Worked Example of NMDS

- Bray-Curtis dissimilarity matrix among the 9 areas.
- Really only need the lower triangle, without the zero diagonals.

Stress

- stress of initial (random) ordination is 0.4183
- This is high, reflecting the poor rank-order agreement of distances with dissimilarities at this stage.
- each SU point is now moved slightly

How stress changed

Stress

Once stress starts to level out, most SUs don’t change much in their position

Iteration Number

Final NMDS Ordination

Stress = 0.0139

Dimensionality

- There is no way of knowing in advance how many dimensions you need for a given data set
- To determine how many dimensions are needed, NMDS must be run in a range of dimensionalities
- The vast majority of community data sets can be adequately summarized with 2 or 3 NMDS axes; rarely 4 or 5 may be needed.

Dimensionality

- no simple relationship between axes in NMDS solutions for different numbers of dimensions
- e.g. axes 1 and 2 of a 3-D NMDS are not the same as axes 1 and 2 of the 2-D solution
- always possible to achieve a lower stress with an increase in dimensionality

Scree Plots

- A line plot of minimum stress (Y axis) against number of dimensions is called a scree plot
- It can be used as a guide in deciding on the number of dimensions required
- A sharp break in slope of the curve, beyond which further reductions in stress are small, suggests dimensionality.

Scree Plots

- only a rough guide
- sharpness of the “break” in slope depends on the “signal to noise ratio” of the data
- the scree plot should be used to estimate the minimum number of axes required
- If scree plot suggests k axes, also save and examine the k+1 dimensional solution.

How low is low?

- Kruskal and later authors suggest guidelines for interpreting the stress values in NMDS
- NMDS ordinations with stresses up to 0.20 can be ecologically interpretable and useful.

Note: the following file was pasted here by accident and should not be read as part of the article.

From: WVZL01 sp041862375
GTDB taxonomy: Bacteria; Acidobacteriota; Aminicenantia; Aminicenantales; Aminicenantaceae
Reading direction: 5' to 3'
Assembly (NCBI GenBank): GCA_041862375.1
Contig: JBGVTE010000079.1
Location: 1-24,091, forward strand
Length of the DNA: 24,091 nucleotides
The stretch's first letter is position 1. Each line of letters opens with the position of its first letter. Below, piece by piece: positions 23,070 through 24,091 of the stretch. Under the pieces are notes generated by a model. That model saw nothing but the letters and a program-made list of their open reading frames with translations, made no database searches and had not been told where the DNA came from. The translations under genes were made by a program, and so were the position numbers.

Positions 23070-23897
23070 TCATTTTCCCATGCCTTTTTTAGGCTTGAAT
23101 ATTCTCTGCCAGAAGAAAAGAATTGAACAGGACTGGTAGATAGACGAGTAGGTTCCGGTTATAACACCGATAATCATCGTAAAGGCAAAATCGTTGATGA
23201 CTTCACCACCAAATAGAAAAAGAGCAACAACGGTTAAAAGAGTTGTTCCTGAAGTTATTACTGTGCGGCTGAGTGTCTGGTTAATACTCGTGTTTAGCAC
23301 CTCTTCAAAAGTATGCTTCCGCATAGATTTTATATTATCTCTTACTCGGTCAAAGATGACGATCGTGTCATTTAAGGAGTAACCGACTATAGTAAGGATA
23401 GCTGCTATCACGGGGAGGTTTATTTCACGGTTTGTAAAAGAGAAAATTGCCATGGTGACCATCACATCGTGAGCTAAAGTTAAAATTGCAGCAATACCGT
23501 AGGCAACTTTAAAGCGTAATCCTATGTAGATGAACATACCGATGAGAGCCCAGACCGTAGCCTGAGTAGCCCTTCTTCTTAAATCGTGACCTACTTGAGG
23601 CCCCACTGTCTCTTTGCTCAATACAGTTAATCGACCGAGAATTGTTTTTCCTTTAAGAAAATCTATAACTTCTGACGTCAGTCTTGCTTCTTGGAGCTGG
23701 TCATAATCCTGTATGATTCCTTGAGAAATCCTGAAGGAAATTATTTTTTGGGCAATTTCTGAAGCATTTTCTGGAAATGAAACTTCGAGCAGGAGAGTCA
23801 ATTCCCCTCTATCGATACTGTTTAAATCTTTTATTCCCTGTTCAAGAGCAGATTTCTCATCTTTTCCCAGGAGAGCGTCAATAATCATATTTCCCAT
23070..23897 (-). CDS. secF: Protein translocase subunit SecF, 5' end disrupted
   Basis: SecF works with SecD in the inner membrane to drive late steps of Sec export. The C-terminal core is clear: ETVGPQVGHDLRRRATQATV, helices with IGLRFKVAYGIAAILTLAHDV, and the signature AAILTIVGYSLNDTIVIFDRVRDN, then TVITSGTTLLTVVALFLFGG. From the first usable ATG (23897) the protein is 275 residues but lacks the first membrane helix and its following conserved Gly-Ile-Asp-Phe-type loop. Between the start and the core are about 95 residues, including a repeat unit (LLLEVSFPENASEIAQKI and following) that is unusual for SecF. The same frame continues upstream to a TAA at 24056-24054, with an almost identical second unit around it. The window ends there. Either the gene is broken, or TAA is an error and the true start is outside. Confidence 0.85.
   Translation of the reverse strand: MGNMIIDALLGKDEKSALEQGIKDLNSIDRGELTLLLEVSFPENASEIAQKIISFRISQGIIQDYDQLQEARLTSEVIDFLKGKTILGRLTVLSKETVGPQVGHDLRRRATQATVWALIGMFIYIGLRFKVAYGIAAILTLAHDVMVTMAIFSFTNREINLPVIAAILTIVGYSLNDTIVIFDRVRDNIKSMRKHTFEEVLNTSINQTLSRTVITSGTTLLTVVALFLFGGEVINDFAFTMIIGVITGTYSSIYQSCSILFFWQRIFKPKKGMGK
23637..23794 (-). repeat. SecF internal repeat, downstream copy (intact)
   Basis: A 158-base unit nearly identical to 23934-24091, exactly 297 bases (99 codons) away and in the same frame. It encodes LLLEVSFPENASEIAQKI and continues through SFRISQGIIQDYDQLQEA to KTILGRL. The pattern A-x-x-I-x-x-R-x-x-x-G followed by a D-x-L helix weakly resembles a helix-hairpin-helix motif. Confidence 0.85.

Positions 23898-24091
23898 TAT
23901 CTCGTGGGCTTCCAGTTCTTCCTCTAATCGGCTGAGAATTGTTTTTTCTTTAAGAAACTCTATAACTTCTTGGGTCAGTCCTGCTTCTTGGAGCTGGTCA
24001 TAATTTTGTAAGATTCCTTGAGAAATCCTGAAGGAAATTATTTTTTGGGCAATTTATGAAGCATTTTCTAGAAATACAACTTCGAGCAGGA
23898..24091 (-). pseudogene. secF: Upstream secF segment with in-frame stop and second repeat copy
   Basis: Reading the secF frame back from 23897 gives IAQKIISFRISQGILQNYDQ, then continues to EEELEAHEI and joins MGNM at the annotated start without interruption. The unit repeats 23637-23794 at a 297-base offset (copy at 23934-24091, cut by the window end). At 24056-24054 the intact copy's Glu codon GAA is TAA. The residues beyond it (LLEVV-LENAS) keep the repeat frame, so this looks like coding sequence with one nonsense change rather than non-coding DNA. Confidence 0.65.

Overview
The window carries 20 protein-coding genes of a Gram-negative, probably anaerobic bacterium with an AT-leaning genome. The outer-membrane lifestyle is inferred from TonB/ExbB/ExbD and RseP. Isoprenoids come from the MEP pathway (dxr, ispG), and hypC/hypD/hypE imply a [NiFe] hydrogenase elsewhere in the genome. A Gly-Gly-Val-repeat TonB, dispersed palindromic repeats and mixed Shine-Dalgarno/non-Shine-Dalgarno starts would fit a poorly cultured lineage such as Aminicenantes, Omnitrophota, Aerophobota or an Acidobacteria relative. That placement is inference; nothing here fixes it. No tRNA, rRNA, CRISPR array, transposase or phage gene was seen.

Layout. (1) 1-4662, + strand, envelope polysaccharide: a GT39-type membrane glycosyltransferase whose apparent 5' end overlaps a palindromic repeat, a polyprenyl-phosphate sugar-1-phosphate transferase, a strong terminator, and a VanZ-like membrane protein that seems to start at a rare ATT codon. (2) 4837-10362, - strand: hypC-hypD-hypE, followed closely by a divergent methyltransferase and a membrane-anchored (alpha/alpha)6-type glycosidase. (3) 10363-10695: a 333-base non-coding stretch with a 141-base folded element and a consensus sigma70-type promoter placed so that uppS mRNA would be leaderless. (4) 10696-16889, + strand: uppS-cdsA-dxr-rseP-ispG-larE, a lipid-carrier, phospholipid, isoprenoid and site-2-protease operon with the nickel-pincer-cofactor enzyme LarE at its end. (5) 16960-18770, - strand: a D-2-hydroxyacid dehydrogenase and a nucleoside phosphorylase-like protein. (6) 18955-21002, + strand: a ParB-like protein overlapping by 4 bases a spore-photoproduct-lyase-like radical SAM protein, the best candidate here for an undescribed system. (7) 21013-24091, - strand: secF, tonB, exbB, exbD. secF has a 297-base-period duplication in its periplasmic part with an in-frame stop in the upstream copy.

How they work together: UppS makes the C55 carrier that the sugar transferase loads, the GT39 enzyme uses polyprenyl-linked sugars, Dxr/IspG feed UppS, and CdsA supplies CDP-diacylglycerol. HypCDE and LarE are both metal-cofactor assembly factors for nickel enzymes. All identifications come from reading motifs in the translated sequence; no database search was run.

Recommended Strategy for Choosing Number of Dimensions

- use scree plot as a guide to minimum number of dimensions needed
- if scree plot suggests k, save k-dimensional and (k+1)-dimensional solutions
- interpret k-dimensional ordination
- patterns of community change
- correlations with environmental or other explanatory variables
- then see if the extra axis of the (k+1)-D ordination adds interpretable information.

“Unstable” Solutions & PCORD

- Trials with PCORD suggest that its algorithm for NMDS is much more prone to being trapped at local optima than other programs (e.g. SAS, DECODA)
- The best way to avoid “unstable” solutions is not to use PCORD for NMDS.

Evaluation of NMDS Performance

- Minchin (1987) compared of NMDS with other ordination methods (PCA, DCA) using simulated data
- Model properties varied included:
- Shape of response curves (symmetric, skewed, monotonic)
- Beta diversity of gradients
- Sampling pattern in “gradient space”
- Amount of random variation (“noise”).

Overall Conclusions

- NMDS recovers gradient structure better and more reliably than CA, DCA, and PCA (for community data)
- NMDS is more robust than the eigenanalysis methods to variations in model properties
- Other studies (e.g. Kenkel & Orlóci 1986) confirm NMDS superior to DCA
- Why is NMDS so successful?

NMDS model is compatible with ecological models

- Dissimilarity measures like Bray-Curtis have the highest rank correlation with environmental distance
- NMDS assumes a rank-order relationship between dissimilarity and the distances between SUs in the ordination
- NMDS using Bray-Curtis is therefore successful in producing ordinations in which distances approximate environmental distances.

Treatment of Tied Dissimilarities

- Kruskal noted that there are two ways to treat tied dissimilarities
- Primary approach: pairs of SUs with equal dissimilarities need not be equally distant in the ordination
- Secondary approach: pairs of SUs with equal dissimilarities should be equally distant in the ordination.

Treatment of Tied Dissimilarities

- For community data, it is essential to use the primary approach, especially for SU pairs with no species in common (dissimilarity = 1.0)
- Such pairs of SUs generally have different environmental distances
- Primary tie treatment allows NMDS to correctly estimate their distances
- Use of secondary approach forces NMDS to represent gradients of high beta diversity as horseshoes.